It probably depends upon what you feel is the best outcome. Do you want to ridicule your ‘opponent’, make them feel worthless for getting something so simple wrong (even though it may well be they who are right and you who are wrong, let’s remember!), and sit back smugly believing yourself to be right?
Or, might you wish instead to help the other person to understand why you believe they are wrong and you are right, to help them to increase their level of knowledge, and to do so in a friendly and constructive manner? After all, just suppose it turns out that it is you who is wrong and they who is right, how would you want them to treat you? Ridicule? Or support?
Looking back at them carefully, which of those 4 approaches do you feel would be the most helpful in reaching a common consensus and helping the other person to see how you got your answer? Which one would be most likely to make you seek to work with the other person to help both to find out the definitive answer once and for all?
For the vast majority of us, having someone laugh at us, dismissing us out of hand, or worse yet being openly abusive to us for having a different answer, would simply harden our own position and not encourage us to explore or debate. It does not help either side to increase their understanding, it does not resolve any potential conflict; all it does is risk generating or increasing ill-feeling.
Whereas the first reply is a much more constructive approach, opening up the way for both sides to discuss and explore and examine the point and come to a common understanding on the correct answer. After all, none of us can possibly know everything with absolute accuracy, and opening ourselves to the possibility that we might have made an incorrect assumption is a major step towards enabling us to gain a far greater insight and understanding; if we were right all along, then we have helped another fellow human to increase their understanding, whereas if we were wrong then we now have had the opportunity to correct our misbelief and how can we possibly not be better off as a result?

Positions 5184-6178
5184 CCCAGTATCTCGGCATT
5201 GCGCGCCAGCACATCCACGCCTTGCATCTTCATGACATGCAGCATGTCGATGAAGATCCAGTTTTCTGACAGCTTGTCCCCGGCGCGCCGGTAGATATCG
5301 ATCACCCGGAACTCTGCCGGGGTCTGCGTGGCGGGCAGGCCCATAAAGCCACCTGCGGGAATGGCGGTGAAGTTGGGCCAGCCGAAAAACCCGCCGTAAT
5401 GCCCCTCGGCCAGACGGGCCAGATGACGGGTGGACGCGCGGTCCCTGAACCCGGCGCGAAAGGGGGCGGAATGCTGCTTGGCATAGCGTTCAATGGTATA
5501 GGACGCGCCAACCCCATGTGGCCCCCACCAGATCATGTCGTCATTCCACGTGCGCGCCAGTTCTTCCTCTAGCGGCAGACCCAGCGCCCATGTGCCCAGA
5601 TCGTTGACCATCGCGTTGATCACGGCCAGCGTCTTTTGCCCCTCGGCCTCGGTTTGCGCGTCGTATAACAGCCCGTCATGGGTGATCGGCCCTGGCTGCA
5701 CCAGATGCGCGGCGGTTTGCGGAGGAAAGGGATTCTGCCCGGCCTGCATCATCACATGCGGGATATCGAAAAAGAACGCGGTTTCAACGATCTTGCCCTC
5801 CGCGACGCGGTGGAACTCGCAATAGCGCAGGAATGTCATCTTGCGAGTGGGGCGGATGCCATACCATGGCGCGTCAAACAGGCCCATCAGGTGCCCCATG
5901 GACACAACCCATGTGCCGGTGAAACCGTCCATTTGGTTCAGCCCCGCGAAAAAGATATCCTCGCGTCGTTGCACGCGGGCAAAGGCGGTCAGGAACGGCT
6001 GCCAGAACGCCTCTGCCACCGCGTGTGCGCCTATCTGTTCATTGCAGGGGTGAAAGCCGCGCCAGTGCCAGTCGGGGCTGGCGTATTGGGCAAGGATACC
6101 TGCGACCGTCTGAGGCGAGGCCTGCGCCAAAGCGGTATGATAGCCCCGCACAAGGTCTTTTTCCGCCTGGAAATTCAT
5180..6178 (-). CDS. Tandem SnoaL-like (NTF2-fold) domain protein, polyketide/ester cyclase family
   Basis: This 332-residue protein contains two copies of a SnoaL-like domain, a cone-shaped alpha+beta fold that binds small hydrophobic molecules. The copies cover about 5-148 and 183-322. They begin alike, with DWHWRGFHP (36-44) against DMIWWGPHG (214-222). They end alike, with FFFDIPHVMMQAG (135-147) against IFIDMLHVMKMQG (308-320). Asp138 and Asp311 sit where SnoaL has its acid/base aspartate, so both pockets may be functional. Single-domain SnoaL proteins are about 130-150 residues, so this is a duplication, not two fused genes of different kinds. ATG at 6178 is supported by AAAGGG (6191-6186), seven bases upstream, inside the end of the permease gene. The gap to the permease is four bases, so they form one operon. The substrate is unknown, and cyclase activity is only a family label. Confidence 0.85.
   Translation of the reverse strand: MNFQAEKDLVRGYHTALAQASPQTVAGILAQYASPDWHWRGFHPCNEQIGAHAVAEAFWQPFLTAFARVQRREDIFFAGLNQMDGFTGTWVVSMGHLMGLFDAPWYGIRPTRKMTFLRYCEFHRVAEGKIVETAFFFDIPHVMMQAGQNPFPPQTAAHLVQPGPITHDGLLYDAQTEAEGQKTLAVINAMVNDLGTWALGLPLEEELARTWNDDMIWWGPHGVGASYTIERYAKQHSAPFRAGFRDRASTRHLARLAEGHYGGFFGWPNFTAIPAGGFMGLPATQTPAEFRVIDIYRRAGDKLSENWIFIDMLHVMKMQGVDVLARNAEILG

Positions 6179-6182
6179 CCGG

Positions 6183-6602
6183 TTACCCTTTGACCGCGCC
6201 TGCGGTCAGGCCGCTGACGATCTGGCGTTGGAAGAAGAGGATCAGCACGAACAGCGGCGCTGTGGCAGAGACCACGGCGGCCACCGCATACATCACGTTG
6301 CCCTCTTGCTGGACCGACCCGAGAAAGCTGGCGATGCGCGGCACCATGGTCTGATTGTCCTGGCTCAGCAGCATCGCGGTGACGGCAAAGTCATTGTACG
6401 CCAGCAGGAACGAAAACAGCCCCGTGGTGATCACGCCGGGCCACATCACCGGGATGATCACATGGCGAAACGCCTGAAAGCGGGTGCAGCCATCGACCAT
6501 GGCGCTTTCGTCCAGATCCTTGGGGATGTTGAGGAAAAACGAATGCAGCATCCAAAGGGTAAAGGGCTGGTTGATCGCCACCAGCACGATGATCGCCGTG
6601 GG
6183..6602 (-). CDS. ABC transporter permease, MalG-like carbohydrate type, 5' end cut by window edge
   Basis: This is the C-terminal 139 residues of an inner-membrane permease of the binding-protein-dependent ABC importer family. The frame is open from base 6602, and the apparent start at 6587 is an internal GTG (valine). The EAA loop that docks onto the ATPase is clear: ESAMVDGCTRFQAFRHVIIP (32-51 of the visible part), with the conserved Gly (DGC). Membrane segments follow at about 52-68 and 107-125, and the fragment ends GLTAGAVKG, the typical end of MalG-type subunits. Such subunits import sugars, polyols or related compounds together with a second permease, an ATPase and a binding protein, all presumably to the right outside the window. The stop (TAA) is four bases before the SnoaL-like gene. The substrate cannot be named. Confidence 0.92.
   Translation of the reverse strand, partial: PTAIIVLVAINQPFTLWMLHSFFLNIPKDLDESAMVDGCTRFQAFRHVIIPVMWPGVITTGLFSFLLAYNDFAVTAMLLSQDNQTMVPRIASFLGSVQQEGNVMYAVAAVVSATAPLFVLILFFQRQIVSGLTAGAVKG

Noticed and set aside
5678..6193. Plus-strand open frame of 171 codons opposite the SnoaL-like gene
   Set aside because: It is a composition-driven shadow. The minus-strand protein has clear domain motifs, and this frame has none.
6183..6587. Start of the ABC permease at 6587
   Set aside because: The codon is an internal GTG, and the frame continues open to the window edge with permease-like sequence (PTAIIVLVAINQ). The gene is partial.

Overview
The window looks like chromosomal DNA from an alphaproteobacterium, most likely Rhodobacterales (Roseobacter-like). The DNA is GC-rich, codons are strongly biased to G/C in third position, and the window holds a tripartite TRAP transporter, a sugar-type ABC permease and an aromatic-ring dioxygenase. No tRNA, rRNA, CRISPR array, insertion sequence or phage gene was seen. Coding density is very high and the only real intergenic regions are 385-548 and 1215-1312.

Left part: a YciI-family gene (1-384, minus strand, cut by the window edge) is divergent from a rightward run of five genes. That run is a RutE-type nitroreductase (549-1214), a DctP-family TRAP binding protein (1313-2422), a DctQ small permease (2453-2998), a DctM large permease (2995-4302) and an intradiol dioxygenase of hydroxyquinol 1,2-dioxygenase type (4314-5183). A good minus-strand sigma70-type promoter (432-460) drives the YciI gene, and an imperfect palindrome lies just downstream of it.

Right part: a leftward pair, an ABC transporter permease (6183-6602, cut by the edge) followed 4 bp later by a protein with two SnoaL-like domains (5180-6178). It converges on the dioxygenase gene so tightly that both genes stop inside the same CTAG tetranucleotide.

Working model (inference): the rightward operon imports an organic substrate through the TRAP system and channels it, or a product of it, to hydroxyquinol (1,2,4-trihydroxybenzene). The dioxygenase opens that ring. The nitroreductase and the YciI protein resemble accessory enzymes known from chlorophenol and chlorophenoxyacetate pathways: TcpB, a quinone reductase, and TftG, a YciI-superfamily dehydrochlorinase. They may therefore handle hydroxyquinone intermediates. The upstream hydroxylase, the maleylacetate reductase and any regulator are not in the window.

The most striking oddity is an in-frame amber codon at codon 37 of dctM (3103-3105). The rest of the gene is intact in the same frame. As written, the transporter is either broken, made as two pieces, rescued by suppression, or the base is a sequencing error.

It really is a win-win situation, where the sum total of human knowledge is increased; now that has got to be a far better result than breeding resentment and risking some remaining convinced of the wrong answer, hasn’t it!
So, next time you know with absolute confidence and certainty that you are right and the other person is wrong, reach out with a friendly hand and offer to explore together the issue, examining all the information, to help them to learn and understand the answer whilst being open to the possibility that the one learning will be you. When you do so, whether you were right or wrong at the start doesn’t matter, for by the end both of you will be right, and no animosity will have been caused.
For those wondering, the correct answer is 7. Not 3 or 12 but 7.
Why? Doesn’t anything multiplied by 0 become 0?
Well, yes it does. But the important point is the order in which the operations are carried out. You do multiplications and divisions FIRST, and only then do you do addition and subtraction.
So in this case, we calculate the multiplication first, which is 5 × 0, which becomes 0.
Taking it one step at a time, we get
9 – 5 + 5 × 0 + 3
⇒ 9 – 5 + 0 + 3
⇒ 4 + 0 + 3
⇒ 4 + 3
If you got 3 then you fell into the little trap of not doing multiplication first – remember BODMAS or PEDMAS (or any of various similar acronyms) from mathematics at school!
For those still not convinced, check the Key Stage 3 revision notes on this very subject.